Oxycraspedus, apparently the most ancient living genus of Oxycorynini, has three described species limited to Chile between the Maule and Araucanía Regions and adjacent Argentina where they have been found in Neuquén Province.
Parallocorynus with one and Rhopalotria with three described species - several undescribed species are known in each genus - occur across Central America and in some adjacent regions. The former only occurs in Mexico and Honduras, while the latter is widespread from Mexico to Panama, also occurring on Cuba and in Florida, and probably in northern South America too.
The two Alloxycorynus species are found from southern Peru (Cusco Region) to eastern Bolivia and northern Argentina. Hydnorobius with three species occurs to the southeast of Alloxycorynus south to central Argentina (Mendoza to Buenos Aires Provinces). Oxycorynus occurs with 5 known species northwards of Hydnorobius, from northern Argentina and southern Bolivia north into Brazil (Santa Catarina state). The monotypic Balanophorobius, described only in 2005, has not yet been found outside the Osa Peninsula of Costa Rica.
Oxycraspedus utilizes the cones of the Monkey-puzzle tree (Araucaria araucana). Adults seek shelter in the cones - usually female one but occasionally male ones too - and larvae feed on the parenchymatous tissue but not the seeds. Indeed, by the time the larvae have finished their development to pupation, the host cones are typically already discarded by the plant and have shed their seeds. Very old cones that are slowly rotting on the forest floor are also taken, demonstrating the evolutionary link between Oxycorynini and the other Belidae which also feed on decaying woody tissue, but of twigs and stems.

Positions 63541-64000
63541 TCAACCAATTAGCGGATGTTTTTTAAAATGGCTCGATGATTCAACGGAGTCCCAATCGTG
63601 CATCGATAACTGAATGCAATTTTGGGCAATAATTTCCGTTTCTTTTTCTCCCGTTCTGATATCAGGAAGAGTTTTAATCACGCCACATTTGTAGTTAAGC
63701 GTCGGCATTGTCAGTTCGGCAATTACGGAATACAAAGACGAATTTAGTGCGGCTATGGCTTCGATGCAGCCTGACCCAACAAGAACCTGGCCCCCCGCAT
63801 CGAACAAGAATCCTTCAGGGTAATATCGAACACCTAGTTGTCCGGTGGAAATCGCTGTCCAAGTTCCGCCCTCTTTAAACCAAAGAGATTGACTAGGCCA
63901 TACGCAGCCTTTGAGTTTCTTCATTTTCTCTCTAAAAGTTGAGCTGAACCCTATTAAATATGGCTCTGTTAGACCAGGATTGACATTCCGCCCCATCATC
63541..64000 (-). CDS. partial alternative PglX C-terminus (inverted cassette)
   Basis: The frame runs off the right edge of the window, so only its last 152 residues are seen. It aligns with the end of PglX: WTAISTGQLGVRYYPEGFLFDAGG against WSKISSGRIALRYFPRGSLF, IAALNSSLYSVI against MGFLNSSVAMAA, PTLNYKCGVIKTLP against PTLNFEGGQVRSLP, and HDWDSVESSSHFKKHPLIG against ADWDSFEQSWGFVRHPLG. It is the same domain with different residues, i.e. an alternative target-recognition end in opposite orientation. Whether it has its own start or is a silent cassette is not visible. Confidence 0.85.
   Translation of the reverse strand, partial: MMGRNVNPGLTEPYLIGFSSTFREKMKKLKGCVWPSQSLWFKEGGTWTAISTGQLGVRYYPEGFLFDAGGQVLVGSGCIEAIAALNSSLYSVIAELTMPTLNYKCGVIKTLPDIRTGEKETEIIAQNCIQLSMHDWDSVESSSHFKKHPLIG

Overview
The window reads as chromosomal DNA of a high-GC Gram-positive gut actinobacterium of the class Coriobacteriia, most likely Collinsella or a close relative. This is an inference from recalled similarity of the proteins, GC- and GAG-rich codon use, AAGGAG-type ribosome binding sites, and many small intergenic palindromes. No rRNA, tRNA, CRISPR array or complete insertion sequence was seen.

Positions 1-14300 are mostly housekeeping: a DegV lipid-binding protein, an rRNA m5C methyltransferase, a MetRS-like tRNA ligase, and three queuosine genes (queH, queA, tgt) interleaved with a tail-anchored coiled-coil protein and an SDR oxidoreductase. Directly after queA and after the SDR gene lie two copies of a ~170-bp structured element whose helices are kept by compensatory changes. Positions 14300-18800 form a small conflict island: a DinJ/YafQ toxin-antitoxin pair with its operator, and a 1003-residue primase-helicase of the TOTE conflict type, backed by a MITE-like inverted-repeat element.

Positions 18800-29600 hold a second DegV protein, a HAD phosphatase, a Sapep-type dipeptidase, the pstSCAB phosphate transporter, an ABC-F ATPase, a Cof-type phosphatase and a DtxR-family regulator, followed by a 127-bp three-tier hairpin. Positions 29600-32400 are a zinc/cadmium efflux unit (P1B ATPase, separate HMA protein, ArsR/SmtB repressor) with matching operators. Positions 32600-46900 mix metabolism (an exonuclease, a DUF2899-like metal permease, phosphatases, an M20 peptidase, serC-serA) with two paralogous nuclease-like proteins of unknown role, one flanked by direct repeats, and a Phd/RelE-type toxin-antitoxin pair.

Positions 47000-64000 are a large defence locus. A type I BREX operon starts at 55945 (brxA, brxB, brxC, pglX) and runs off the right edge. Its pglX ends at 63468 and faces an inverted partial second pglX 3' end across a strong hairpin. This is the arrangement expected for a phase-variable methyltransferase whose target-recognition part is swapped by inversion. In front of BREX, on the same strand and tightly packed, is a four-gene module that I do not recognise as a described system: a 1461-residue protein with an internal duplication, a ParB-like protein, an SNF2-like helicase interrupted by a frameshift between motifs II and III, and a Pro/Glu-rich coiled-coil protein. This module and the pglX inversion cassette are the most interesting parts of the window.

Parallocorynus has to date only been collected from the cycad genus Dioon. Similarly Rhopalotria is associated with various species of Zamia cycads, though one of the as yet undescribed species was collected from Dioon spinulosum. It seems that the species of Rhopalotria are monophagous - like R. slossoni on Coontie (Z. pumila) or R. mollis on Cardboard Cycad (Z. furfuracea) - but more research in Zamia species in necessary to verify this. These two belid genera are very important pollinators of their host cycads; the larvae feed primarily on the sporophylls.
Alloxycorynus, Balanophorobius, Oxycorynus have been recorded from Balanophoraceae. Specific beetle-plant association are A. bruchi with Ombrophytum, and O. nigripes and O. armatus with Lophophytum. B. gamezi was apparently collected from Helosis cayennensis.
Balanophoraceae and Hydnoraceae are root parasitic rather primitive dicots but not closely related. Possibly, the Oxycorynini which feed on them shifted to these plants from the ones parasitized. It is likely that the initial host switch was to Balanophoraceae, but these parasitize a wide range of trees so little more can be said at present.
Gallery of Oxycorynini host plants
|Wikimedia Commons has media related to Oxycorynini.|
- Marvaldi, A.E.; Oberprieler, R.G.; Lyal, C.H.C.; Bradbury, T. & Anderson, R.S. (2006): Phylogeny of the Oxycoryninae sensu lato (Coleoptera: Belidae) and evolution of host-plant associations. Invertebrate Systematics 20: 447–476. doi:10.1071/IS05059 (HTML abstract)
- Ming, Liu; Dong, Ren & Chungkun, Shi (2006): A new fossil weevil (Coleoptera, Curculionoidea, Belidae) from the Yixian Formation of western Liaoning, China. Progress in Natural Science 16 (8): 885-888. doi:10.1080/10020070612330084 (HTML abstract)